She pushed through the frosted glass door of the building that housed the Tribalgate offices. In the lobby, the security guard positioned at the check in desk nodded a mute greeting as she used her ID card to swipe her way through the turnstile that granted access to the elevators.
Because she was a bit early, there was no one else waiting for the elevator to the thirty-fourth floor. On the ride up, she whipped out her cell phone to text her boyfriend.
Jean-Claude was a top tier photographer, who traveled all around the world and Melody still couldn’t believe he’d chosen her when he had his pick of beautiful, fascinating women. Yes, sometimes he was distant and a bit self-absorbed, but what artist wasn’t?
For the last two weeks, she’d been living with him in his brownstone on the Upper West Side right across from Central Park. It was definitely a monumental step up from her former loft apartment in Queens. Although moving in with him had taken a nerve wracking leap of faith on a relationship that was barely two months old. But her landlord had jacked up her rent and one night Jean-Claude casually offered to let stay with him. For once in her life, she’d plunged in feet first without calculating the risks and so far, so good.
Jean-Claude was catching a plane to South Africa the following morning for a ten-day photo shoot and she wanted to give him a proper send off.
Dinner 2 nite. My treat. She texted. Fingers X we’ll have something to big celebrate.
She waited a moment to see if he’d immediately text back. When he didn’t, she got online and logged onto Open Table. Since it was a Monday, hopefully, she could swing a reservation at their favorite French restaurant located inside a landmark Manhattan hotel.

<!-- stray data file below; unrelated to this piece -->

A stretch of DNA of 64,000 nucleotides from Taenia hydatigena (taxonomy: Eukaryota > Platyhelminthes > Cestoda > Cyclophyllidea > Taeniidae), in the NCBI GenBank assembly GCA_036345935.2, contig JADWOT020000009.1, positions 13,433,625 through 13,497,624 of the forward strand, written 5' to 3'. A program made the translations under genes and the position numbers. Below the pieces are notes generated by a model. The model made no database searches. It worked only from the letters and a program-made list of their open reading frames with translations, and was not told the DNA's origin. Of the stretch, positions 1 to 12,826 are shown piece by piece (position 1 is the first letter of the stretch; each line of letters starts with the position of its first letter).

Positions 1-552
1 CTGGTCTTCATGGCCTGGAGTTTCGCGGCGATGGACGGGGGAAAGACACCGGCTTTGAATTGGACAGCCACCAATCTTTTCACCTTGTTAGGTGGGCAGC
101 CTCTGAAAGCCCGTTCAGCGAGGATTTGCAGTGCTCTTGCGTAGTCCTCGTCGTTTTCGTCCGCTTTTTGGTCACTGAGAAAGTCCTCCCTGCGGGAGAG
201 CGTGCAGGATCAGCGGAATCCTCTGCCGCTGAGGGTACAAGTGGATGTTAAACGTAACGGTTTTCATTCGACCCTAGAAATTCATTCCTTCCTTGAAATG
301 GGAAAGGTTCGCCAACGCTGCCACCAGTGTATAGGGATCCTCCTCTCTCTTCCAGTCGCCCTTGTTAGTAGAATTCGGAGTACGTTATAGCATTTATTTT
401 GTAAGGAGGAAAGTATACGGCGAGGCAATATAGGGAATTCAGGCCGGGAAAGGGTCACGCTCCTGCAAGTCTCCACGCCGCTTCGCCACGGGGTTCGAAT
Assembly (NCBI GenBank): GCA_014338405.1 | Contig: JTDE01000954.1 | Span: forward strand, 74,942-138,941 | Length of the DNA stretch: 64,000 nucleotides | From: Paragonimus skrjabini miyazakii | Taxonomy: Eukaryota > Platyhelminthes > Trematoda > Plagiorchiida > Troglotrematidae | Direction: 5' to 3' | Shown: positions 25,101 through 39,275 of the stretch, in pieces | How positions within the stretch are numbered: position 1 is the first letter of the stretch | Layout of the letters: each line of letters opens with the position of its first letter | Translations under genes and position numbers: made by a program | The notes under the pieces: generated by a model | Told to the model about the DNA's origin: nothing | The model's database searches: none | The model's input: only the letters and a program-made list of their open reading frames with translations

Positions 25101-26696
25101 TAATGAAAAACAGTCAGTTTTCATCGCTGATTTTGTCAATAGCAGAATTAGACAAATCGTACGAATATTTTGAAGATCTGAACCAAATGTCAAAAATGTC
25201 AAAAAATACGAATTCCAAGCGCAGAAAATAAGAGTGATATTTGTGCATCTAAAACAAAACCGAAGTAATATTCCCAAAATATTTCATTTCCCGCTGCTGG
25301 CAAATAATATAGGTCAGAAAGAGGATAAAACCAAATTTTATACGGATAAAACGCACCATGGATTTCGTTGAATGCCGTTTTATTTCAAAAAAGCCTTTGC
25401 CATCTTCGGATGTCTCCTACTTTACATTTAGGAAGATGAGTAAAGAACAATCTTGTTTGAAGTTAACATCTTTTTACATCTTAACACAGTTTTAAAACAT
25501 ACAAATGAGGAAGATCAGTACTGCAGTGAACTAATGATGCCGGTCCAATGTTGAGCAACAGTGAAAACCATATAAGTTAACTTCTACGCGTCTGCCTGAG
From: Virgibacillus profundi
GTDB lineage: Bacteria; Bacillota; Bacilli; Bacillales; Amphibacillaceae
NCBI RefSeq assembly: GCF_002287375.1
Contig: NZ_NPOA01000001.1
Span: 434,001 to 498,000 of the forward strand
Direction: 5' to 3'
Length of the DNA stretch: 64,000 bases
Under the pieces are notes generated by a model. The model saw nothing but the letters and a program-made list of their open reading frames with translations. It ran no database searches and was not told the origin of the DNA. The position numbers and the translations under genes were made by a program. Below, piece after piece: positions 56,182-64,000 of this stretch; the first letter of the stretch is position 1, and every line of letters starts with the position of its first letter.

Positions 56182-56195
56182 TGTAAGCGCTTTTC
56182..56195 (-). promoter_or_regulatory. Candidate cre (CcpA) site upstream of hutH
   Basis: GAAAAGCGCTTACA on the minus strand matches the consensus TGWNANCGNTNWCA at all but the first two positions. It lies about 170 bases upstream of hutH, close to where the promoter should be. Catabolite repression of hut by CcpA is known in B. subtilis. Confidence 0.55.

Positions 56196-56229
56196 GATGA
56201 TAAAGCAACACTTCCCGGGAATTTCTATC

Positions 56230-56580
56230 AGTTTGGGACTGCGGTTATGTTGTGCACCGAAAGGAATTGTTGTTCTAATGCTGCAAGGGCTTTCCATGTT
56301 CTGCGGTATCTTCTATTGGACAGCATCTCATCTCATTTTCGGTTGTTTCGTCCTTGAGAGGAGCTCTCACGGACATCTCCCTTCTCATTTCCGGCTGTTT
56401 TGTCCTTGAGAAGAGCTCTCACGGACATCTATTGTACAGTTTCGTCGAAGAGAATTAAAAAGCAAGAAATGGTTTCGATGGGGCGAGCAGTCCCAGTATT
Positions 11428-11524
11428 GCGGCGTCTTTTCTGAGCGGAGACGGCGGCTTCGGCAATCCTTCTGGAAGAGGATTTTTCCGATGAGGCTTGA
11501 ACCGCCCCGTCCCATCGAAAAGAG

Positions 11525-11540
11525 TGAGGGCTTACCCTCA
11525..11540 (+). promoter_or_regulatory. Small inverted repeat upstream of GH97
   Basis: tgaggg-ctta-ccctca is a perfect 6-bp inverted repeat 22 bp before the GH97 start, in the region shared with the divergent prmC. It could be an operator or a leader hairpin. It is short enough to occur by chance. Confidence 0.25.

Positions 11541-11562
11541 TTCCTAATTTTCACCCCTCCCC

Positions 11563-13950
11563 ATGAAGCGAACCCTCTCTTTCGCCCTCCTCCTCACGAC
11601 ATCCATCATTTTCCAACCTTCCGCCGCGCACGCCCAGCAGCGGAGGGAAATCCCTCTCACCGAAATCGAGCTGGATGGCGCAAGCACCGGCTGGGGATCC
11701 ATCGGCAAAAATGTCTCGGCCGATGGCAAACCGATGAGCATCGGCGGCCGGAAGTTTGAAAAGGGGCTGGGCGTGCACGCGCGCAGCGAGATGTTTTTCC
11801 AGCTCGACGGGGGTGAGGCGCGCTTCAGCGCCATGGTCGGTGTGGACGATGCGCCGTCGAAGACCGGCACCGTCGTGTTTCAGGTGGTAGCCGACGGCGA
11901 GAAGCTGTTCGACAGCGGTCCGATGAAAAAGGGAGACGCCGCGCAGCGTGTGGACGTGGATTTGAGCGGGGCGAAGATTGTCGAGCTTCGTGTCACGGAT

Open table came back telling her there were no vacancies at her preferred time of eight p.m. but there was a table available at five-thirty. It was a pretty early for dinner, but hey, she’d at least scored a table. She accepted the five-thirty spot through Open Table, and then on impulse called the restaurant and asked to have a bottle of iced Dom Perignon waiting tableside.
After all, It wasn’t every day a girl made creative director at one of the best ad agencies in the country.
She shivered, Her mother was going to be over the moon.
Only a couple of executive assistants were in the office. She waved hello and headed for the coffee machine. She poured herself a cup, but only drank half of it, not wanting to look jittery when she walked into her boss’s office.
With a couple of minutes left to kill, she popped into the ladies room and reapplies her lipstick. She smiled at her reflection.
“Why thank you for this opportunity, Michael,” she said, practicing accepting the position. “I do appreciate your confidence in me and I promise you won’t be disappointed in my performance.”
She straightened her collar that wasn’t askew and brushed lint off her clothes that wasn’t there, gave herself one hard appraisal. “Here we go,” she whispered. “Ms. Creative Director.”
Michael’s door stood ajar.
She poked her head in.
He sat at his desk, scowling at the computer screen. He looked so much like the Mad Men character, Roger Sterling, that he was almost a caricature, although he possessed none of that character’s easy-going, playboy ways. Personality-wise, he was more like Don Draper. Brilliant, but darkly moody.